GIANNA VOLPE PHOTO | Nitro, a curious prairie dog, peeks from her cage to inspect the camera.
Their names are Nitro and Methane, but they aren’t drag racers.
They’re a pair of unique pets: two black-tailed prairie dogs that have called Donna and Rob Jester’s Southold home their own for 2 1/2 years now.
And the Jesters say they couldn’t be happier to have the two female prairie dogs in their lives.
“When we come home, they bark to greet us,” said Ms. Jester, who works at Tyler’s Automotive in Mattituck, describing the homecoming ritual. “They stand up on their hind legs and throw their heads back when they do it.”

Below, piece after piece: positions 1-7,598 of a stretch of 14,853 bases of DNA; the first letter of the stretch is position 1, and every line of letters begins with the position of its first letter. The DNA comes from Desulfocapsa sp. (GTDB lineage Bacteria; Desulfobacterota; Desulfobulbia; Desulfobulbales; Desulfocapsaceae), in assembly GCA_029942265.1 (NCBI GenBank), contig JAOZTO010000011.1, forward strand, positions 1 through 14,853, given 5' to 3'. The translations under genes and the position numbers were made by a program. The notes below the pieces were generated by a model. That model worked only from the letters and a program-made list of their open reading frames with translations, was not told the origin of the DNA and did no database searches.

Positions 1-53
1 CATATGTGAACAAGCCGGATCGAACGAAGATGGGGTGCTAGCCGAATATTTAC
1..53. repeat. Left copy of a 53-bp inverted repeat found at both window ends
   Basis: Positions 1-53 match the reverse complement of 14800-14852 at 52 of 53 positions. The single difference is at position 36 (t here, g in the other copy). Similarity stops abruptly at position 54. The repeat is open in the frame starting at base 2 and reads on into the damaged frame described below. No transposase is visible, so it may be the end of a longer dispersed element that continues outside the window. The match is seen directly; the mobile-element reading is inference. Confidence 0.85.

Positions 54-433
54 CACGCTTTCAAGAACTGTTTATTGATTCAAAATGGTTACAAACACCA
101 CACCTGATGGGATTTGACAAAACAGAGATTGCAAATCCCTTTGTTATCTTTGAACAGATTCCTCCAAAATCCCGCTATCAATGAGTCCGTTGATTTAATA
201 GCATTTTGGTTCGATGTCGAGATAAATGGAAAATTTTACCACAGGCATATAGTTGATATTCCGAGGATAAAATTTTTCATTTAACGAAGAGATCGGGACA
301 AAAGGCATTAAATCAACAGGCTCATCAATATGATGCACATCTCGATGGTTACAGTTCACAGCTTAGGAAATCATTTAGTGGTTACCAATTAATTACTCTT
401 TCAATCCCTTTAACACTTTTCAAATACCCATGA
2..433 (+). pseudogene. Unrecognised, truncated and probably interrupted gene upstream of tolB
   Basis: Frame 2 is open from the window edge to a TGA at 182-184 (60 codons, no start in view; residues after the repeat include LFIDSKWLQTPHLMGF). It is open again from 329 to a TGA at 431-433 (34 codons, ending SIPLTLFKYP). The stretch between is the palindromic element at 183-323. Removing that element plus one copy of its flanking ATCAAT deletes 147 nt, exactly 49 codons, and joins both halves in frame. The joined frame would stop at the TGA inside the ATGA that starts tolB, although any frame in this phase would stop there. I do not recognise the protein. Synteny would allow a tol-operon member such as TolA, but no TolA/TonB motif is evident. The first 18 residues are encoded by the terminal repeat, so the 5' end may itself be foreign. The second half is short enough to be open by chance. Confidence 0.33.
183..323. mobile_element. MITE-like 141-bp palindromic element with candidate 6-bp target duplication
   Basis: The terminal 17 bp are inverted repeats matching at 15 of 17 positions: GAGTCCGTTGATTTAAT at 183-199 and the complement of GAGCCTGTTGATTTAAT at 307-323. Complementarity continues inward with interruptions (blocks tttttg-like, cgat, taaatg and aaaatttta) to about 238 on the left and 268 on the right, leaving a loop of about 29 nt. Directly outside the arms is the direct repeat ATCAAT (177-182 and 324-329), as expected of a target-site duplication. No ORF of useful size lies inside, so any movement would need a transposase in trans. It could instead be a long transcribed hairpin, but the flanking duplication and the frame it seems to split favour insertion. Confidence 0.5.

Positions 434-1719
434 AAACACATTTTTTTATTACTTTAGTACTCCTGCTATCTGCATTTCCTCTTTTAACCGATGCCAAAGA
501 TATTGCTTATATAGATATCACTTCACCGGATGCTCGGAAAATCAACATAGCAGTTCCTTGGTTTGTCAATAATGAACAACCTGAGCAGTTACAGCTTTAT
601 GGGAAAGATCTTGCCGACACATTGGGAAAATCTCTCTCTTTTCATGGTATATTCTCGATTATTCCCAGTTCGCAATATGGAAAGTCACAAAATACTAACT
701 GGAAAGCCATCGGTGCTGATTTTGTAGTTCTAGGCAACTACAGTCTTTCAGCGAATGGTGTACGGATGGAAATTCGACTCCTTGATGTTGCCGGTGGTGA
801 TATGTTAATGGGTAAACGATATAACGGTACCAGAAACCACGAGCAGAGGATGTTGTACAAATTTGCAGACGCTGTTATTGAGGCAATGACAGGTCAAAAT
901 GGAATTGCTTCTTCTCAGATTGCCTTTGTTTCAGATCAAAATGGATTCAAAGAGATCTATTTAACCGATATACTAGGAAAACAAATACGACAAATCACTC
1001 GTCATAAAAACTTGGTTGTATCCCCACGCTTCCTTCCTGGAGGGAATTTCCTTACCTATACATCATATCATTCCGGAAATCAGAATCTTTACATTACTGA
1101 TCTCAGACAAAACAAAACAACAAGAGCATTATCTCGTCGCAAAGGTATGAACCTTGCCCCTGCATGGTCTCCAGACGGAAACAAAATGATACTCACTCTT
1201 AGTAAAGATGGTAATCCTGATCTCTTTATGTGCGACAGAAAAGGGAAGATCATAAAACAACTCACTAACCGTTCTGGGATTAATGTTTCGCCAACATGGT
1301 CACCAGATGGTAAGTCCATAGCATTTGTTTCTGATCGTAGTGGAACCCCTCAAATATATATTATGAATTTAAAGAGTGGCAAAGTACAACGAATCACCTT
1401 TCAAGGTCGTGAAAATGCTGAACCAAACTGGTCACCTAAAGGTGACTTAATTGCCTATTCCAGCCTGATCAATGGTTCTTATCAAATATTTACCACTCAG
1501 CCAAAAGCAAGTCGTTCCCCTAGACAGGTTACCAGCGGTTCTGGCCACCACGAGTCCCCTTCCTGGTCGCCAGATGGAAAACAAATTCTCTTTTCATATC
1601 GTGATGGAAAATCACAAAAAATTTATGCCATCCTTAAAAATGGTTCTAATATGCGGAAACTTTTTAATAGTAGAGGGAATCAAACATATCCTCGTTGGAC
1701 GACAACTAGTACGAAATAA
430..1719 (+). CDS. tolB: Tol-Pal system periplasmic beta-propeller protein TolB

Mr. Jester, an airplane engine mechanic by trade, likened the daily exchange of squeaks to a parked car’s alarm setting off another car alarm nearby.
“They set one another off,” he said. “They can go back and forth like that five and six times.”
When the Jesters approach the rodents’ cages to pet them, the prairie dogs bare their teeth, but it’s not a malicious gesture — it’s friendly.
“She opens her mouth like that when I pet her because that’s how they greet each other in the wild,” Ms. Jester explained. “It’s like a kiss.”
She added that because prairie dogs are extremely social, the couple keeps them in cages in the living room where the two will be sure to spend the maximum amount of time with their human caregivers.
“They’re so social that if we had them upstairs in our bedroom, where they could hear us not giving them attention, they could actually get sick and literally die from lack of affection,” she said.
This is also the reason the couple is careful to keep their prairie dogs in pairs.
So far, the Jesters have had three sets.
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